A van full of youngsters head up into a mountainous forest for a camping trip and the chance to spend some time together. Almost as soon as they arrive, they meet a strangely deranged local who warns them of a demon that lurks in the mountains. Not letting his rants ruin their adventure, the troupe continue off on their trail. Little do they know that a psychopathic killer awaits them and they have no place to hide.
The cult success of Jeff Lieberman’s Squirm was what had attracted producer David Sheldon to hire him when he set about grabbing his slice of the slasher movie cash cake. Lieberman put together a brief script and an idea for a location, which changed numerous times before shooting began. It’s easy to see how well budgeted Dawn looks in comparison to some of its contemporaries and there’s no doubt that this helped to give the movie it’s thoroughbred reputation. Thanks to a stylish mix of brightly coloured and creatively planned cinematography, we get to experience the work of a director that’s brimming with confidence in his ability. Some of the shots of Silver Falls State Park as a backdrop are so gorgeous that the film feels almost like an advertisement to prospective campers.
Jeff Lieberman has stated recently that he was more inspired by Deliverance than any of the slasher movies that had been storming the box office around this time and it’s visible in what we see on the screen. Dawn doesn’t include lingering POV shots from a heavy breathing antagonist and it ignores the cliched approach for its final girl. Instead we get a group of interchangeable personalities that are given plenty of screentime, but offer nothing that we feel we can bond with. The best horror films climb inside your psyche and convey character actions that you recognise because they’re how you’d react if placed in a similar situation. Our heroine here never convinces that she’s deserving of our sympathy and seeing her climb a tree instead of fleeing her lumbering pursuer and putting on make-up once she’s escaped him makes her look peculiar and withdrawn. It’s almost as if the amount of effort they put into avoiding genre stereotypes left us with a script that forgot about the necessities of compelling drama. With no one from the cast list to root for, the amount of time it takes for the villain to put in an appearance does seem longer than it should have.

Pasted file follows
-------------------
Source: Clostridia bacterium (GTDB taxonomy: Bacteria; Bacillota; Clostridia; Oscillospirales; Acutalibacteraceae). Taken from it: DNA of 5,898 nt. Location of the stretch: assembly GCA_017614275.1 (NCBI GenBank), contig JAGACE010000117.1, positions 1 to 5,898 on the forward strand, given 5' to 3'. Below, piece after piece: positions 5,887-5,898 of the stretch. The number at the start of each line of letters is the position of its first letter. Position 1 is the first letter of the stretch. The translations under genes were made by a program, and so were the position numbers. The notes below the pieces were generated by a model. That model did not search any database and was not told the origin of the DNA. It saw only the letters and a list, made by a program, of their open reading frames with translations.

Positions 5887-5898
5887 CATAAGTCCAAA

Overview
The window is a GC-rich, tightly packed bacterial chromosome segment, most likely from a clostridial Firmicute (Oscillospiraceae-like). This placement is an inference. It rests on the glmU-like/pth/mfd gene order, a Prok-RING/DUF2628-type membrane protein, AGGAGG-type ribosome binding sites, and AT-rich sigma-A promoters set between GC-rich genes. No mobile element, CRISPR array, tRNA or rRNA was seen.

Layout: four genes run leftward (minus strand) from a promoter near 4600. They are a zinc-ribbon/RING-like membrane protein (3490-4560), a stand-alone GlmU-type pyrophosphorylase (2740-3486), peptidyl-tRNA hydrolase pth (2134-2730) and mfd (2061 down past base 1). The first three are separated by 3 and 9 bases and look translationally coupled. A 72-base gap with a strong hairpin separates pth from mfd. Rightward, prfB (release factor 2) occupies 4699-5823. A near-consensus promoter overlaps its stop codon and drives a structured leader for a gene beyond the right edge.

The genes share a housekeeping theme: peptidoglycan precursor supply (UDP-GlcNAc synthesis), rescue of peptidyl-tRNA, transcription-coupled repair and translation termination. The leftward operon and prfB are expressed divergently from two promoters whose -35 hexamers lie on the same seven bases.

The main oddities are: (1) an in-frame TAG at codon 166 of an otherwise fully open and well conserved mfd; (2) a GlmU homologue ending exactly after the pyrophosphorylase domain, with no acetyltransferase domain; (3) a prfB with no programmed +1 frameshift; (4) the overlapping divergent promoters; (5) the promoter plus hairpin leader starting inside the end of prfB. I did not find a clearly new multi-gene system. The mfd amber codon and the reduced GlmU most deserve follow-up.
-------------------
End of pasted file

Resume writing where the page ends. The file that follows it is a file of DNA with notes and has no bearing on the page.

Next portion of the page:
Backwoods hillbilly nuts are an ingredient that’s always fun to play with and Lieberman’s bogeyman is a fine example of a merciless assailant. In the opening, we get a gruesome machete impalement that leads us to believe that we could be in for a gory ride, but that early slaughter is by far the most graphic. It’s disappointing that we aren’t given more than a couple of brief bloody after-shots and Jonathan’s murder is ruined because we never really know how he was dispatched. Lieberman instead invests in some artful stalking scenarios where we are made aware that the killer could strike at any moment, but never sure when he will. These include a superb set-piece in a waterfall and a taut sequence that sees the maniac secretly hanging on to the back of the youngsters’ van as they drive into the wilderness. There’s a twist that I wish I wasn’t aware of before I watched the movie and it ends with an impressive tone that could almost be considered surreal.